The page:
By Emma Smith, ED/Critical Care Nurse and author of the blog ‘The Other Shift’
The ‘Other Shift’ is about creating a place for shift workers like Emma who might be battling sleep fatigue, struggling to exercise and stay healthy or finding the right balance between ‘you time’ and managing your relationships.
Agency nurses who are serious about expanding their nursing career while making a few extra dollars in the process, want to be in-demand. They want to be the nurse that leaves a lasting, positive impression on every workplace they visit and very patients they care for. They want to finish a shift and know that the healthcare facility will want them back again. But what are these qualities?
What behaviours make an exceptional agency nurse?
• Being proactive
• Remaining professional
• Confident, but not afraid to feel vulnerable
• Constantly adaptable
Feeling comfortable and impactful as an agency nurse takes time and experience. But we’ll speed up the process for you by exploring five personal traits more than often, an exceptional agency nurse possesses and that you should adopt. These will not only increase your work opportunities but also personal growth within the nursing profession.
1. Being Proactive
Regardless of where you work and the industry you’re in, everyone is waiting for somebody else to make the first move. Nursing included. Even though you might not know anyone, or you might be unfamiliar with the environment, every shift should be an opportunity for you to shine. Putting your hand up to volunteer for the mundane and even arduous jobs will show to your colleagues and manager that you possess a high work-ethic and a willingness to try new things, despite potentially feeling uncomfortable.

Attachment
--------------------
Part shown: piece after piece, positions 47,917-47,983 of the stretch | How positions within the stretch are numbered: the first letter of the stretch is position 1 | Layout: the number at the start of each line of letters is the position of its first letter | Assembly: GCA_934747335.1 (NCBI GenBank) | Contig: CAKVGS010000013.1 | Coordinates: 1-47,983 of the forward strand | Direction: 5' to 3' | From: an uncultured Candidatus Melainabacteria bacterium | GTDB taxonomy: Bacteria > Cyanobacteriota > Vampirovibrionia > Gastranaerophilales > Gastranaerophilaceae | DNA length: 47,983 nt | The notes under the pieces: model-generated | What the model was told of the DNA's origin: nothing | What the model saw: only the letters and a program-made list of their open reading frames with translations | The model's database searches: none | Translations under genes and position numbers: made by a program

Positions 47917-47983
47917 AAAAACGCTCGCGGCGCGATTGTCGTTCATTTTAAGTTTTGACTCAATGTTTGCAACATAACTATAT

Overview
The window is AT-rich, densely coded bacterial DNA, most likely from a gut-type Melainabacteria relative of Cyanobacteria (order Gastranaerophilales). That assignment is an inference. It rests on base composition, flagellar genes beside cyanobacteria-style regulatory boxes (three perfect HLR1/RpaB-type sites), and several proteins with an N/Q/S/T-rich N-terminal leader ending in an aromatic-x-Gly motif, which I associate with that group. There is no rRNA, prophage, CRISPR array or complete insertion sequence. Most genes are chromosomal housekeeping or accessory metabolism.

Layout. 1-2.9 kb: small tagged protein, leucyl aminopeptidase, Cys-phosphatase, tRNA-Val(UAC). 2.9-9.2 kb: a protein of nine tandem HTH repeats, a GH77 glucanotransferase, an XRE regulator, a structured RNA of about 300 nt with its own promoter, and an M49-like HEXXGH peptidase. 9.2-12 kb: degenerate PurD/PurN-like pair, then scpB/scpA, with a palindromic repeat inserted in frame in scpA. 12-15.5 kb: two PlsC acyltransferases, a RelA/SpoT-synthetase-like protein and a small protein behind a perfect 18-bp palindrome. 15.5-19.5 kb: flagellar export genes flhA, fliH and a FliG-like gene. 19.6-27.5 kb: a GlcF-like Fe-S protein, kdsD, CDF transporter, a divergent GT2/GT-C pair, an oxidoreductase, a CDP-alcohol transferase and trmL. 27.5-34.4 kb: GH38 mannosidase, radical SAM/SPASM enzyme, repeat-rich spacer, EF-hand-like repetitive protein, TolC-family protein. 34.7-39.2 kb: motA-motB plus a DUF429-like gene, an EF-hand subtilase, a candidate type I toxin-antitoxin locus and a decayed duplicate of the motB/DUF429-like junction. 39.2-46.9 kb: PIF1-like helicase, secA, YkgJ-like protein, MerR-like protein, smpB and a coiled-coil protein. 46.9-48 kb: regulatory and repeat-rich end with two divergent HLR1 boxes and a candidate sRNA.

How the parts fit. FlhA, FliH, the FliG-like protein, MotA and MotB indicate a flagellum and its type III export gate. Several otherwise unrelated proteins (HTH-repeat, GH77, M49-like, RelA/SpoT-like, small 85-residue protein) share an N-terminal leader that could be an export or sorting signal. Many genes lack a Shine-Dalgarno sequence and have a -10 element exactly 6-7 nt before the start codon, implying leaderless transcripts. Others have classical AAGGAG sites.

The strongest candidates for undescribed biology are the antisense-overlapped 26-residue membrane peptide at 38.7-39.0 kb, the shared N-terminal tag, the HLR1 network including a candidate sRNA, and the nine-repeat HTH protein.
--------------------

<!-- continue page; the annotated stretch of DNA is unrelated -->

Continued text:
Don’t wait (or worse, sit around on your phone) to be asked to do something and instead be proactive. There are always vital signs to be taken, equipment to be cleaned, medications to be given and concerned family to talk to, so get busy.
Furthermore, being proactive in requesting your roster and being up-to-date regarding registration, continued professional development (CPD) hours and agency-specific learning modules are all positive traits of an extraordinary agency nurse.
2. Remaining Professional
Upon employment, you were instructed by the agency on how to dress and represent their company. But, there is nobody from the agency directly watching you to make sure you uphold these standards… So, what does this mean?
You are in control of how you behave. You are in the driver’s seat to put your best foot forward and ensure both yourself and the agency are viewed in a positive light. How you dress, your attitude, your promptness and ability to be organised all fall under this banner. Working within your scope of practice and your ability to form and maintain professional, therapeutic relationships are also key points to remember.
If you need some direction moving forward, think about an agency nurse that you believe is phenomenal. Are they organised? Dressed appropriately? Show up on time and fit seamlessly into an existing team? Mirror them for your future shifts as a great starting point.
3. Confident, but not afraid to feel vulnerable
Being a confident agency nurse doesn’t mean arrogance and intimidation. It means you have confidence in your own ability to learn from others, take advice and direction and then complete the job safely, asking questions when unsure.
I like to call this being “coachable.” Despite being a sporting word, I learnt from my years playing basketball, it applies to nursing too.
But how does this look in the nursing industry?